Michael Musmanno: United States admiral (1897 - 1968) | Biography, Facts, Information, Career, Wiki, Life
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Michael Musmanno
United States admiral

Michael Musmanno

Michael Musmanno
The basics

Quick Facts

Intro United States admiral
Was Military officer Soldier Officer Judge Lawyer Author Politician Screenwriter Writer
From United States of America
Field Film, TV, Stage & Radio Law Literature Military Politics
Gender male
Birth 7 April 1897, Stowe Township, Allegheny County
Death 12 October 1968, Pittsburgh (aged 71 years)
Star sign Aries
The details (from wikipedia)


Michael Angelo Musmanno (April 7, 1897 – October 12, 1968) was an American jurist, politician, and naval officer. Coming from an immigrant family, he started to work as a coal loader at the age 14. After obtaining a law degree from Georgetown University, for nearly two decades from the early 1930s, he served as a judge in courts of Allegheny County, Pennsylvania. Entering the United States Navy during World War II, he served in the military justice system. After the war in 1946 he served as a governor of an occupied district in Italy. Beginning in 1947, he served as a presiding judge for the Einsatzgruppen Trial in US military court at Nuremberg.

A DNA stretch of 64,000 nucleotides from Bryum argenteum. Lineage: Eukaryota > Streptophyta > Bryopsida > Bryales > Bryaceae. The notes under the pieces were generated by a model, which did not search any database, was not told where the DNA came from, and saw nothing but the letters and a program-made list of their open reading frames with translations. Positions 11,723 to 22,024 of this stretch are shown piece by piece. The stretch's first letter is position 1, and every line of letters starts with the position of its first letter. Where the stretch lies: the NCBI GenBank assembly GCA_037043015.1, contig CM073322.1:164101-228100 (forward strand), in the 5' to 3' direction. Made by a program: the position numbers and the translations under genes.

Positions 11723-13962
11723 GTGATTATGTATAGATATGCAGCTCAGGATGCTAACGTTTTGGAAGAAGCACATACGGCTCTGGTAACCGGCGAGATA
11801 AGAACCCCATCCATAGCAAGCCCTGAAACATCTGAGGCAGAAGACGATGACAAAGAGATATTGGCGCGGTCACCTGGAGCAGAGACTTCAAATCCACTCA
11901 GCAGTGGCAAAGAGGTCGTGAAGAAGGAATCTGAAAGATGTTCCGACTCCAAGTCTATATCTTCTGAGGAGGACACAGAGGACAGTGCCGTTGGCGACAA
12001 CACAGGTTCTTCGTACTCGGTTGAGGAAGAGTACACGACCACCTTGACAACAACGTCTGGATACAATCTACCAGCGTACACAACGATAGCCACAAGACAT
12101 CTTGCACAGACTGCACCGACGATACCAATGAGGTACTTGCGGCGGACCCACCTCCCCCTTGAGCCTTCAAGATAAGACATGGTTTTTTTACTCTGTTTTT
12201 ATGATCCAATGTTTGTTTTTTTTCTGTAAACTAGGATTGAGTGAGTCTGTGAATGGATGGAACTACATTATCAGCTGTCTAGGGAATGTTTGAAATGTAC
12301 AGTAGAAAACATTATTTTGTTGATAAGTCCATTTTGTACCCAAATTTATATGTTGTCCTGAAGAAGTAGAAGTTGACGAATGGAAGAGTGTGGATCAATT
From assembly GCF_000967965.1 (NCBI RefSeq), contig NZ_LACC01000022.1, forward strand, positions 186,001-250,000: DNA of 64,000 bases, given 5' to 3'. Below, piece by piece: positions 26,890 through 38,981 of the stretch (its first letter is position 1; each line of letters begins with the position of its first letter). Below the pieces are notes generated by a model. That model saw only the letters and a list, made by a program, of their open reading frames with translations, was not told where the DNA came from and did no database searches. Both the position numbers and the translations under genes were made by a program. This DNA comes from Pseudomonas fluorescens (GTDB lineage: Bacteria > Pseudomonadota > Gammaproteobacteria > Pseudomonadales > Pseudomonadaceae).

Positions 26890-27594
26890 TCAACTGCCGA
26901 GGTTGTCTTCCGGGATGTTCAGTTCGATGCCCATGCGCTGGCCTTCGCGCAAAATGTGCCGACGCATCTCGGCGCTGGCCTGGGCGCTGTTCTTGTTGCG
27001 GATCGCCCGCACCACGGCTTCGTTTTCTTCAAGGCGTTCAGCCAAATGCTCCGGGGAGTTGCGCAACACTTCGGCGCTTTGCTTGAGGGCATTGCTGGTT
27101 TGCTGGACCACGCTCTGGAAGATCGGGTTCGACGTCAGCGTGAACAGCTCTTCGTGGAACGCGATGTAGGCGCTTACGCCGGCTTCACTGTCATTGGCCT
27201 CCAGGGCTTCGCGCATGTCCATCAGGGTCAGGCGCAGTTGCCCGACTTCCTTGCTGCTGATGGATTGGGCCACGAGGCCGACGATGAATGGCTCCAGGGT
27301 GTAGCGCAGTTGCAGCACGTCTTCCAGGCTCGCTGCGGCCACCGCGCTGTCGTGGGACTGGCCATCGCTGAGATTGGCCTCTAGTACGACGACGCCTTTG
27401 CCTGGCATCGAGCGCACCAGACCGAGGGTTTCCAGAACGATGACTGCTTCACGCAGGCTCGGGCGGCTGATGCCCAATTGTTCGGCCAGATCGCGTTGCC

In 1951 he was elected as a justice of the Supreme Court of Pennsylvania, where he served until his death in 1968. He set a record for the number of dissenting opinions filed. In addition to his long judicial career and postwar contributions in Europe, he wrote sixteen books and many articles related to his court cases and professional career. In his writing he expressed sympathy for working men and deep interest in the Italians in the United States.
Viewed as a "maverick on the court", Musmanno was known for defending Sacco-Vanzetti, as well for anti-Communism and support for civil rights. At the time of his death he was regarded as "one of Pennsylvania's most respected and colorful figures".

Early life and education

Musmanno was born into an ethnic Italian family in Stowe Township, in Allegheny County, Pennsylvania, an industrial neighborhood a few miles west of Pittsburgh. He worked with his father in the coal mines and served as an infantryman in World War I before going to college and law school. He became a labor lawyer and always kept a sympathy for the working man.


Politics and judiciary